Hello again and thanks for the extra information. Sorry for the delay in replying.
That was just to confirm to me that the UK family court has the jurisdiction ( which means the ability) to deal with your divorce - and it does. The jurisdiction will be based on the fact that you have both lived in the UK for the last 12 months ie you are both habitually resident in the UK.
If your husband will admit to his adultery on the acknowledgement of service form, you can base your petition on the fact of his adultery (it's too difficult and expensive to "prove" adultery, therefore it needs to go on his admission). Otherwise, base your petition on the fact of his behaviour ie "he has a friendship with a woman that is inappropriate for a married man" . If basing your petition on your husband's behaviour do NOT say he has committed adultery - if you mix up two grounds on the petition, the court will return your petition to you.
The divorce will take about 6 months (maybe less - it varies from one court to another) from the moment that the court office receives the petition until the decree absolute is granted.
Whatever you base your petition on, the court will need proof that your husband has received the petition. ie proof of service. This is either by him completing and signing the acknowledgment form that is sent to him with the divorce petition by the court. If he refuses to do that, then after 14 days after the petition was posted to him by the court, you can apply to the court bailiff to serve the papers on him - then he will not need to sign anything as the bailiff will confirm to the court that your husband has received the papers. ie proof of service.
Without proof of service, your divorce won't be able to proceed.
The procedure is as follows:
1. File your divorce petition at court with 2 copies plus court fee of £410 - or an application for fee remission as you are on benefits - plus a certified copy of marriage certificate (if lost, you can get another copy from the registry office where your marriage was registered).
Here's where to find details of how to apply for fee remission, and the booklet includes the application form:
2. The court sends one sealed copy of the divorce petition plus acknowledgement of service form to your husband, one sealed copy back to you, & keeps one copy on the court file.
3. Your husband completes & returns the acknowledgement of service form back to court.
4. The court sends you a copy of the acknowledgement of service form. You can then apply for the decree nisi. The court will set a date for the decree nisi to be pronounced at court. If all is agreed, no need for either of you to attend court.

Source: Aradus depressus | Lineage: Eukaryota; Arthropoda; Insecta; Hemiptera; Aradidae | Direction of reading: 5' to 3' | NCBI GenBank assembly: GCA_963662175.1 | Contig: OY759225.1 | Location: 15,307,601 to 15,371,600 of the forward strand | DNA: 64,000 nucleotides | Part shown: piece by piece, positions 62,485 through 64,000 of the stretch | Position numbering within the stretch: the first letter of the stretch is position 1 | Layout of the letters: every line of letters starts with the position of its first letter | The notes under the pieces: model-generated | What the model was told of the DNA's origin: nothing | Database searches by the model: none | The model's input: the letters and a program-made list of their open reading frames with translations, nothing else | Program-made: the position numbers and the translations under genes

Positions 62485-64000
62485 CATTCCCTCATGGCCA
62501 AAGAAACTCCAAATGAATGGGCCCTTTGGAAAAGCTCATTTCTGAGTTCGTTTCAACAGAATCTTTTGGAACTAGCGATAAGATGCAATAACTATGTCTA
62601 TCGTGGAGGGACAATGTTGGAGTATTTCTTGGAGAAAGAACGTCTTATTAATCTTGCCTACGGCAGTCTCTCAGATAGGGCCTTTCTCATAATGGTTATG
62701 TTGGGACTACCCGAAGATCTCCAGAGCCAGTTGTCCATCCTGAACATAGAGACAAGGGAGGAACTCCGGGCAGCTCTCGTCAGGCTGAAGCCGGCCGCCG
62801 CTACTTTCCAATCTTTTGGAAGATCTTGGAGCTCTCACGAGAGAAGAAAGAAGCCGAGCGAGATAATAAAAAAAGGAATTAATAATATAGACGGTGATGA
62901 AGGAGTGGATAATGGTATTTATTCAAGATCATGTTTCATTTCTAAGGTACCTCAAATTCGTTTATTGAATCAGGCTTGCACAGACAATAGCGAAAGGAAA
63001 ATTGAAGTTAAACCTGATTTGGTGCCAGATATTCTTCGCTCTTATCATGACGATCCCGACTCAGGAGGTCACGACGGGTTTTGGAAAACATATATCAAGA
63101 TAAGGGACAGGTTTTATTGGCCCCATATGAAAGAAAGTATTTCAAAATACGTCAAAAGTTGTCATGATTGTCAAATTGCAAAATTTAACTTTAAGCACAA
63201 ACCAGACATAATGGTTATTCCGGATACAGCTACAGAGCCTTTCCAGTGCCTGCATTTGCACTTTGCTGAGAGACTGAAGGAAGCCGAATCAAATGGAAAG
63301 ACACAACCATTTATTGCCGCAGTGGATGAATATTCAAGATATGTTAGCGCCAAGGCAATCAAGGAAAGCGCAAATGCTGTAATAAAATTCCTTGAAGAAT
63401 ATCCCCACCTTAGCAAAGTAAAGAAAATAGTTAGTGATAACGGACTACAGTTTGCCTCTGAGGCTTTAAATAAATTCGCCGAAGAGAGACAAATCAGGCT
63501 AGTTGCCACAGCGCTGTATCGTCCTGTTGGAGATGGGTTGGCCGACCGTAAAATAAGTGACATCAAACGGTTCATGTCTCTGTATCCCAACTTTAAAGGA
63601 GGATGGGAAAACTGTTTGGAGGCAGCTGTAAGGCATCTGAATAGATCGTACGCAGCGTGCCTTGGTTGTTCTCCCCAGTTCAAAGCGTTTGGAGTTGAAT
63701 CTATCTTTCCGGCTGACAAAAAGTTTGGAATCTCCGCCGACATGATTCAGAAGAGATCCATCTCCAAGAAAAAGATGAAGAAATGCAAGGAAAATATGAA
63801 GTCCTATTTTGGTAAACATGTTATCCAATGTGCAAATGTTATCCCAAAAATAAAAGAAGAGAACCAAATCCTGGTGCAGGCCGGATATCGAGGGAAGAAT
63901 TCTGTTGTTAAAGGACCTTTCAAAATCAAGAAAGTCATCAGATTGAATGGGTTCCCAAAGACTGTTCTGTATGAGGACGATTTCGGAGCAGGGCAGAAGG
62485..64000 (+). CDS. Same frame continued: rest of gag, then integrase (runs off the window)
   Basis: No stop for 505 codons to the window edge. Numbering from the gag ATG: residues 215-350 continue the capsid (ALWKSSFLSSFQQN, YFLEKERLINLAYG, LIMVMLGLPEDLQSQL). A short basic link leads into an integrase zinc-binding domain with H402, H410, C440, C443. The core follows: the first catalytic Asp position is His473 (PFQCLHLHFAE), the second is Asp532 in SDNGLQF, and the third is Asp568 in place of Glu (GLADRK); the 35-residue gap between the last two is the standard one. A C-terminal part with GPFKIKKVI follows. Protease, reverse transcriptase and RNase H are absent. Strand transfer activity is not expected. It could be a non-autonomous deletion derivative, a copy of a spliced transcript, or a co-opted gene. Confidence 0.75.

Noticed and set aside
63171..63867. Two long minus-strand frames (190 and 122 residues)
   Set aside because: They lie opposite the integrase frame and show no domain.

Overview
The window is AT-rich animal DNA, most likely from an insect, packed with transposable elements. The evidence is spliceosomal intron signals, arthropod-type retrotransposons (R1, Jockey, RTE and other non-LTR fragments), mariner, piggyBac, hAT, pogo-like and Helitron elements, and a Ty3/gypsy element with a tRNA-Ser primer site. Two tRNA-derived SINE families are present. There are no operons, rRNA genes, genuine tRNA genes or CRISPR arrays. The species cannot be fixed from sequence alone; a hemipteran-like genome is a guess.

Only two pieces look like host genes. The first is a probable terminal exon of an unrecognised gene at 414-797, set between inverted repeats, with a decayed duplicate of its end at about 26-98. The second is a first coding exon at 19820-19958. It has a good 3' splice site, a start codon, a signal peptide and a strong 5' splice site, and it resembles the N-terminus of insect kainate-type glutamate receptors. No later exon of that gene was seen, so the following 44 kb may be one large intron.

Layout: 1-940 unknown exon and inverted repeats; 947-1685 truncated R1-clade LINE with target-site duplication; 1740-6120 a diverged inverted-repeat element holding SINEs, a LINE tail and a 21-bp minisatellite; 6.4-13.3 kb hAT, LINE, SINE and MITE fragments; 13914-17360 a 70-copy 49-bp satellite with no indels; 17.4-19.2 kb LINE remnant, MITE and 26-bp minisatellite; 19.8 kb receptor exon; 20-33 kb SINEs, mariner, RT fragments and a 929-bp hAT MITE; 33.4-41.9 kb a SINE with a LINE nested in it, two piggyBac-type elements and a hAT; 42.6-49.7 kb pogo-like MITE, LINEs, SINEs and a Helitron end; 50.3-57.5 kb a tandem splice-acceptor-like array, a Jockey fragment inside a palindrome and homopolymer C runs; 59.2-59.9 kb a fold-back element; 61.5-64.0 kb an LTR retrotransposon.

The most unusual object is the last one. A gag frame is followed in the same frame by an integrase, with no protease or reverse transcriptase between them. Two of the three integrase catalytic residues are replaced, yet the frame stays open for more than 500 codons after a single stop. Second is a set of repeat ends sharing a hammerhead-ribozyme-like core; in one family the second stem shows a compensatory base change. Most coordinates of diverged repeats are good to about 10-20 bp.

5. 6 weeks and 1 day after the date of the decree nisi, you can apply for the decree absolute.
Here's the blank divorce petition to start you off:
As the children are adults, no court order will be needed as far as they are concerned.
With regard to getting the tenancy of your council property into your sole name, without a court order, it will depend on the policy of the particular local authority. If your husband has left, and you are still living at the flat (especially if the children are still living there too), and you have the decree absolute, then the local authoity may agree to transfer the tenancy into your sole nname - or they may require your husband's signed consent - or they may require a court order - but even with a court order, if the property is deemed too large for your needs, the local authority may be allowed to ask you to move to smaller accommodation or reduce the level of your housing benefit. Getting your husband's signed consent to transfer the tenancy would be the simplest option. Applying to court is stressful, time-consuming and expensive and there is no longer any legal aid for this type of application to court, so an alternative would be to try mediation if your husband won't agree - the family court anyway now requires that the oarties attempt mediation before applying to court. Here's where to find a family mediation service near you:
If you would like some face-to-face legal advice from a specialist family law solicitor, here's where to find one:
I hope this helps and I wish you the best of luck.
Thanks and best wishes....